Tuesday, February 16, 2010

The Olympics: past and future

I am currently taking part in an activity that truly unites the world. Yes, I like my brethren the world over am sitting on the couch watching the Olympics. It's a tradition that harkens back to 776 BC, though the couch surfing event is a more recent though no less historic landmark. There have been many memorable moments in the past 75 years of televised Olympics. So much of the history of the Olympics has been this odd mix between the spirit of international solidarity and the need to prove national supremacy.

In 1936, the Olympics in Berlin served as a soapbox for Hitler to broadcast his ideals of Aryan supremacy to the world. After the USSR began competing in 1954, many of the Olympic competitions and rivals became surrogates for the larger Cold War that was developing between the USSR and the western world. At the height of this tension in 1980, the US led 66 nations to boycott the Olympics being held in Moscow. In retaliation, the Russians boycotted the 1984 Olympics in LA. For further color on how much sports was dominated by national fervor, does anyone remember Rocky IV and the machine-like Russian boxer. Yes, the US always sees itself as the underdog. Well, in 1984, Russian didn't show up, but China did. And now China is also using the Olympics (we all remember Beijing in 2008 right?) to showcase national pride.

And yet, part of me thinks this will eventually change as well. A week ago I wrote about the eventual evolution of the Role of Nations. I was watching the Olympics when I noticed that you can see this change already happening with the Olympics. Athletes that live and train in the US but compete for other countries are quite common. However the opposite happens as well, such as Vancouver native, Dale Begg-Smith who left Canada as a teenager because the ski program interfered with his business endeavors. Subsequently he set up shop in Australia where his business earned him millions. Oh, and he's won gold and silver medals for Australia in the 2006 and 2010 Olympics. Some Canadians view him as some sort of traitor (He's easy to hate because his company makes malware), but really he's just a new-age citizen of the world where national borders make less sense.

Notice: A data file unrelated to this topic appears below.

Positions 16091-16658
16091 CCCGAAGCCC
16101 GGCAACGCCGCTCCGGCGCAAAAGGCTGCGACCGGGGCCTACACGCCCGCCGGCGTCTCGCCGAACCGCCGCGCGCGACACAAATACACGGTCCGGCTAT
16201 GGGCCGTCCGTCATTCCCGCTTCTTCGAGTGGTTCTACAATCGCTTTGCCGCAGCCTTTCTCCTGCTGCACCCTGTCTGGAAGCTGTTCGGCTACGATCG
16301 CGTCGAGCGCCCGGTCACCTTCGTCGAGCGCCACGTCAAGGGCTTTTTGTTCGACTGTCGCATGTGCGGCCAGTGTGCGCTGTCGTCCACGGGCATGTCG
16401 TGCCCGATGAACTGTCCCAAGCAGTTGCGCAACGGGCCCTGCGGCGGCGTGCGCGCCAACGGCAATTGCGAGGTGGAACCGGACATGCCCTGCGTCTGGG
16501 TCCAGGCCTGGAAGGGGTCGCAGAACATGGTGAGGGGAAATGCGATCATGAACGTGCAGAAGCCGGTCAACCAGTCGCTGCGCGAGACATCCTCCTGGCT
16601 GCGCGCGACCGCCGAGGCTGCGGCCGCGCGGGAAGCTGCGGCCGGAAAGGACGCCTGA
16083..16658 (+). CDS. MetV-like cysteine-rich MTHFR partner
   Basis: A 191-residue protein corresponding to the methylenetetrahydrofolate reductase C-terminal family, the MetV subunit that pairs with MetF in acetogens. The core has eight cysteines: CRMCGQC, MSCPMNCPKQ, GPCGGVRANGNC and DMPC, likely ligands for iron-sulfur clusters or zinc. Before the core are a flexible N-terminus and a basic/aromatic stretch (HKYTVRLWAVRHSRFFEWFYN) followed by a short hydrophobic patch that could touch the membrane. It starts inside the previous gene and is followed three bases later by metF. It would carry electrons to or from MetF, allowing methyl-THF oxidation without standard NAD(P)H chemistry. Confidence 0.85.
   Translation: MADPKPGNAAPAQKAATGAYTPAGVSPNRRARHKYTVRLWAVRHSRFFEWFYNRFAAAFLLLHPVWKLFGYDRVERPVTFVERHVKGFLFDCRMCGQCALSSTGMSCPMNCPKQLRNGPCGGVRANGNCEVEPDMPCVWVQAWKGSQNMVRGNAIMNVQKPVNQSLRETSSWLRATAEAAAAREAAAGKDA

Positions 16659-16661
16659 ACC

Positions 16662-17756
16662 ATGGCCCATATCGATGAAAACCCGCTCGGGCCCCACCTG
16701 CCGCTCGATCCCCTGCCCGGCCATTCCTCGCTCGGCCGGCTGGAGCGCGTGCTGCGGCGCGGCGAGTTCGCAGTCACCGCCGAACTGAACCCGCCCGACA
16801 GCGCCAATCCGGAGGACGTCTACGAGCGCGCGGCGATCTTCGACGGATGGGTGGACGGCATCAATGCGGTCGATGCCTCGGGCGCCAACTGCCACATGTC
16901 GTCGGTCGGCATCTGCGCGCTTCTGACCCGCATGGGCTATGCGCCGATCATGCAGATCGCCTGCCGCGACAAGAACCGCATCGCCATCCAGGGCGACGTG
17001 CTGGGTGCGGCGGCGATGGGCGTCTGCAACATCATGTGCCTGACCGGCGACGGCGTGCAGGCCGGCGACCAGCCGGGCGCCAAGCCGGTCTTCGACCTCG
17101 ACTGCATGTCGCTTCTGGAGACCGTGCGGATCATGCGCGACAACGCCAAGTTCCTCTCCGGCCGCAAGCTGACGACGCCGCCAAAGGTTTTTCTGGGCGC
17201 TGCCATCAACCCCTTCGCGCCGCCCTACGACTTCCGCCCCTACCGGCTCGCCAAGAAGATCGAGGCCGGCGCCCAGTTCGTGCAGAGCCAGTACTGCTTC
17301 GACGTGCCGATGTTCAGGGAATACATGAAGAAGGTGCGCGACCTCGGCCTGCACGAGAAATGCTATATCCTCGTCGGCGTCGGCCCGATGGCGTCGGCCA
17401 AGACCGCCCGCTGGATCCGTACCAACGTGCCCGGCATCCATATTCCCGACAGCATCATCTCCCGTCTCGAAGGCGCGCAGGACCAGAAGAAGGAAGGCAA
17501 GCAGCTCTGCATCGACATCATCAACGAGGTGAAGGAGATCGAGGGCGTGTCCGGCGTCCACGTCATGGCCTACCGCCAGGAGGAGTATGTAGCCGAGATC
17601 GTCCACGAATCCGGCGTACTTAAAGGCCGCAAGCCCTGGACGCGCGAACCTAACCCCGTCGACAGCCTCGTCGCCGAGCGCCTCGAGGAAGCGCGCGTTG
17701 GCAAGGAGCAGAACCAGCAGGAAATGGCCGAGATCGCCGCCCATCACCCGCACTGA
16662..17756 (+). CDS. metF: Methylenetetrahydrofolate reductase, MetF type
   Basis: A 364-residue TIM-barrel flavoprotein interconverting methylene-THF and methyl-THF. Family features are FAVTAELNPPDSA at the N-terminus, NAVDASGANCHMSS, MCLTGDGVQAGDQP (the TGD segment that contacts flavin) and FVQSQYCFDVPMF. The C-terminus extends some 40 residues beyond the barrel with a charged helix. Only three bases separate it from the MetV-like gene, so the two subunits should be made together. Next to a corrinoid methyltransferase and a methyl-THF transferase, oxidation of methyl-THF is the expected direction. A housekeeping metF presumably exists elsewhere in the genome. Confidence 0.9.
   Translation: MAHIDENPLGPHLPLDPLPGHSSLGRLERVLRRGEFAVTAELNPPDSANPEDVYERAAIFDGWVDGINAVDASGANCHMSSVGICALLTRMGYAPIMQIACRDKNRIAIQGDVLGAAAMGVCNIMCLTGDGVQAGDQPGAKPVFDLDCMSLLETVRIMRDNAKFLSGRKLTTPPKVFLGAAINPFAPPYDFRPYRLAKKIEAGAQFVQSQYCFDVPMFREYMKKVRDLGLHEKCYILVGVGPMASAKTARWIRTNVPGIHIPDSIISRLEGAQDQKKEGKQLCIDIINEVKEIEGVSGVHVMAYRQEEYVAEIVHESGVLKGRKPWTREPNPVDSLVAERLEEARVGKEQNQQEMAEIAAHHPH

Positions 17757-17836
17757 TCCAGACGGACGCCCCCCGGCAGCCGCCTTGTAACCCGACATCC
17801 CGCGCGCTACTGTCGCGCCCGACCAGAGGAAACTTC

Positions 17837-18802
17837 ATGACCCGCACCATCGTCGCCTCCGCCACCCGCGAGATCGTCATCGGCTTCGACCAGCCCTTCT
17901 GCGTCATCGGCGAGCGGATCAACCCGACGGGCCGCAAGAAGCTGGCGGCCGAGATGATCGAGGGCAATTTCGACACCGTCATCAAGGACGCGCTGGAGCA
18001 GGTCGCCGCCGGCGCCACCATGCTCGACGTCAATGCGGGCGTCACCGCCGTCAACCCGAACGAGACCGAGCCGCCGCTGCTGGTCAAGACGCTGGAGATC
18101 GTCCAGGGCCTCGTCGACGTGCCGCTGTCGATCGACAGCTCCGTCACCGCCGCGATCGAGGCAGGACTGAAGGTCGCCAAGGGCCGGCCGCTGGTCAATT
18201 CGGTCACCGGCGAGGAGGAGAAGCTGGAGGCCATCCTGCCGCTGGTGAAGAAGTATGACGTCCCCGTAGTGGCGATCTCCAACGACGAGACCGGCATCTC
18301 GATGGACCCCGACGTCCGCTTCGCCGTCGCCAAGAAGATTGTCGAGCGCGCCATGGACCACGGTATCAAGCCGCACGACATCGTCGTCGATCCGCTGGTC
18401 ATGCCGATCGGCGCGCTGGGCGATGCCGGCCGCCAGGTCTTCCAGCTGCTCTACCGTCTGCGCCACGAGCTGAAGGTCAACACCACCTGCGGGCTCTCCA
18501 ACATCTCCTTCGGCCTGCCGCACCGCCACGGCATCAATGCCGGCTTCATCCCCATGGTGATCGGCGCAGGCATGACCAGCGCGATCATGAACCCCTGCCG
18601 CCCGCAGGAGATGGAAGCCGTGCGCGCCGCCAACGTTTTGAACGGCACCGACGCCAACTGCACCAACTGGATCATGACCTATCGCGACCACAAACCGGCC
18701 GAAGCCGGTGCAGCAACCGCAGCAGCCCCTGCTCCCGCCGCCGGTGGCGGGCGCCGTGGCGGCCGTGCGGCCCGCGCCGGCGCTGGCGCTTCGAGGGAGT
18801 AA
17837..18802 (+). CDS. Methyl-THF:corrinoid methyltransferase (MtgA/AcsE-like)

Another thing I notice is that I no longer just root for the American. More importantly, NBC's news coverage doesn't just push you to root for the Americans. Sure, they do MOST of the time.
However, good stories (or at least sappy ones) seem to trump national interest. NBC spent more time on covering the love story between Chinese skaters Shen Xue and Zhao Hongbo than they did for some entire sports. NBC clearly wanted Canadian mogul skier Alexandre Bilodeau to beat out the Americans because of the power of breaking a record (first home Canadian gold). Of course his brother who has cerebral palsy got more airtime than he did.

So what will the Olympics look like in 2200? Here's a crazy thought. Maybe instead of the walk of nations, we'll have the athletes enter the games in a fashion more convenient for the viewing audience. They can enter by the story they most closely identify with.

Imagine the newscast:
From "Triumph over poverty" we have 212 athletes.
"Recovery from debilitating injury" brings 143 competitors this year, and look at their outfits this year. Wheelchairs! How ironic.
"Love" is only sporting fifteen athletes this year, but it's the first year we've had an odd number of people in the category.
"Family member with a better story than me" is down this year to only 156 athletes. I guess globally universal health care is finally doing its job.
Here comes "Redemption." Oh, I'm sorry I'm being told that they changed their name this year to "Courage."
And finally, here comes the big one... at total of 5,874 athletes have just entered the stadium under the banner "Could possibly break a record or any minor statistic where any specific number that has not been achieved before can be realized." Wait is that our news correspondent intern Jack walking down there with the Athletes? Yes that is. He's trying to break the record for number of video recording devices wielded by one person while entering the stadium during opening ceremonies, surpassing Apollo Ono's record of eight set way back in 2014.

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